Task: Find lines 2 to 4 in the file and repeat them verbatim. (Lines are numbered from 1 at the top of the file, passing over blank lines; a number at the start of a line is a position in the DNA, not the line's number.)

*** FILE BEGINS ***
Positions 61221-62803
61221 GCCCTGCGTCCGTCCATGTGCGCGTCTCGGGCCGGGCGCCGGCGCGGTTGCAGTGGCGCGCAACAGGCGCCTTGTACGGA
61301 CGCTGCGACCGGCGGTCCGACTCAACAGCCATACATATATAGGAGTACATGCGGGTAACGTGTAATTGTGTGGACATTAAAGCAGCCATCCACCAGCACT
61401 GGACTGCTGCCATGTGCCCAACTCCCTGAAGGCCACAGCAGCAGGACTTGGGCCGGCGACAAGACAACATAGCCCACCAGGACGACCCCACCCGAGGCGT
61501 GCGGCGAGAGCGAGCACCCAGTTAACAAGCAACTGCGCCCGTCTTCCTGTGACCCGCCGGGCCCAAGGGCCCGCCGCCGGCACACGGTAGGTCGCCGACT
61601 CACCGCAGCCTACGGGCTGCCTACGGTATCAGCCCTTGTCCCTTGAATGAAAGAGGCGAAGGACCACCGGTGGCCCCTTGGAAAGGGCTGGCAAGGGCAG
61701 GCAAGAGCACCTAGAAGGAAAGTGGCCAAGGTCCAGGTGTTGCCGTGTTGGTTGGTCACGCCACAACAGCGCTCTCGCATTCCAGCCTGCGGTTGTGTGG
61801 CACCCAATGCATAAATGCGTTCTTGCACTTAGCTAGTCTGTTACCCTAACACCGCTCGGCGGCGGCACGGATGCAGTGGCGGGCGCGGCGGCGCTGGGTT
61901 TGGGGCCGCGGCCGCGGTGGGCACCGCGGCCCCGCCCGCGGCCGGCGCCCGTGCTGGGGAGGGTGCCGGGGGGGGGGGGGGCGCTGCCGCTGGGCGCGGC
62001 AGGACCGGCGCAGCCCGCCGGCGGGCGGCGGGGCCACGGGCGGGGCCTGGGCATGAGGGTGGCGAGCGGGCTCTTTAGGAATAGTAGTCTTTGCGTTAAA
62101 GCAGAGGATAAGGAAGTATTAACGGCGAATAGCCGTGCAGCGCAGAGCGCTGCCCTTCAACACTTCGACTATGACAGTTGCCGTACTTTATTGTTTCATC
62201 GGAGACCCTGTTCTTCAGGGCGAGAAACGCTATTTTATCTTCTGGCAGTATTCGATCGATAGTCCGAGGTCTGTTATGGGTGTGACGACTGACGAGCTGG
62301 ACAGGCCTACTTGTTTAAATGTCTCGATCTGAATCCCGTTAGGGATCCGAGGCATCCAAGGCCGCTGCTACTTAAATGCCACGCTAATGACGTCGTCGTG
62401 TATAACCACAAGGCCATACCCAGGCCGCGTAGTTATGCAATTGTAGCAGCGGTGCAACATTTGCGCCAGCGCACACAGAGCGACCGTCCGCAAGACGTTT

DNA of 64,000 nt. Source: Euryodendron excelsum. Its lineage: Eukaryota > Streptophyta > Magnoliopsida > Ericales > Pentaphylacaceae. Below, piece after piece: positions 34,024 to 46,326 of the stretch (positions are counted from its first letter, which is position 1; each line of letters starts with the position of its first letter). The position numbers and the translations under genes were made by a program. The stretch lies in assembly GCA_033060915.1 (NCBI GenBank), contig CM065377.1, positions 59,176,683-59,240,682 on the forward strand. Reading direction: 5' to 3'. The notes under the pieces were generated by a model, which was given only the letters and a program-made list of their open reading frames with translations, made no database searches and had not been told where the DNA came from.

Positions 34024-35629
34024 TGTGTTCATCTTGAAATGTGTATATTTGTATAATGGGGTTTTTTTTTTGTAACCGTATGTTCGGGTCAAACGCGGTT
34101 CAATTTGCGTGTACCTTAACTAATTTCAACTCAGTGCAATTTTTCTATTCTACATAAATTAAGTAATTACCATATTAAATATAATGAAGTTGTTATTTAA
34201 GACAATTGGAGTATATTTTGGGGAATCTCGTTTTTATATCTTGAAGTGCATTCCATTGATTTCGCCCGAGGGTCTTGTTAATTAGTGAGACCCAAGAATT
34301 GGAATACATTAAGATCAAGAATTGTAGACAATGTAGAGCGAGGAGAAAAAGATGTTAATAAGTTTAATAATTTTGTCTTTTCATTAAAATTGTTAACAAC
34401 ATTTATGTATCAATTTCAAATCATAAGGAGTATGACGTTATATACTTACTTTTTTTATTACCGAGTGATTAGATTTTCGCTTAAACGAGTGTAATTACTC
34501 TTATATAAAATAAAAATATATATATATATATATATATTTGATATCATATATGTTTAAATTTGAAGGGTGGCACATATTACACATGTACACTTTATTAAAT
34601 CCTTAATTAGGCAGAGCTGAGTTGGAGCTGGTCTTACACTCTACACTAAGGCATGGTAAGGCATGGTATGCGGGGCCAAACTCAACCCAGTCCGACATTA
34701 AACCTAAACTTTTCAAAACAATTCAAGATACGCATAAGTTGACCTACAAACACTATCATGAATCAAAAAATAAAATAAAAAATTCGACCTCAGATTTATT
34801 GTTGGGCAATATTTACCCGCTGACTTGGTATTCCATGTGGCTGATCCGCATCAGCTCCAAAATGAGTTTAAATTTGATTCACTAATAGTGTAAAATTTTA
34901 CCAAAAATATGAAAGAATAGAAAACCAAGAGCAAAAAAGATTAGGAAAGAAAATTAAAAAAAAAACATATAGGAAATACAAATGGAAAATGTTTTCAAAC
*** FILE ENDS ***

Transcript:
61221 GCCCTGCGTCCGTCCATGTGCGCGTCTCGGGCCGGGCGCCGGCGCGGTTGCAGTGGCGCGCAACAGGCGCCTTGTACGGA
61301 CGCTGCGACCGGCGGTCCGACTCAACAGCCATACATATATAGGAGTACATGCGGGTAACGTGTAATTGTGTGGACATTAAAGCAGCCATCCACCAGCACT
61401 GGACTGCTGCCATGTGCCCAACTCCCTGAAGGCCACAGCAGCAGGACTTGGGCCGGCGACAAGACAACATAGCCCACCAGGACGACCCCACCCGAGGCGT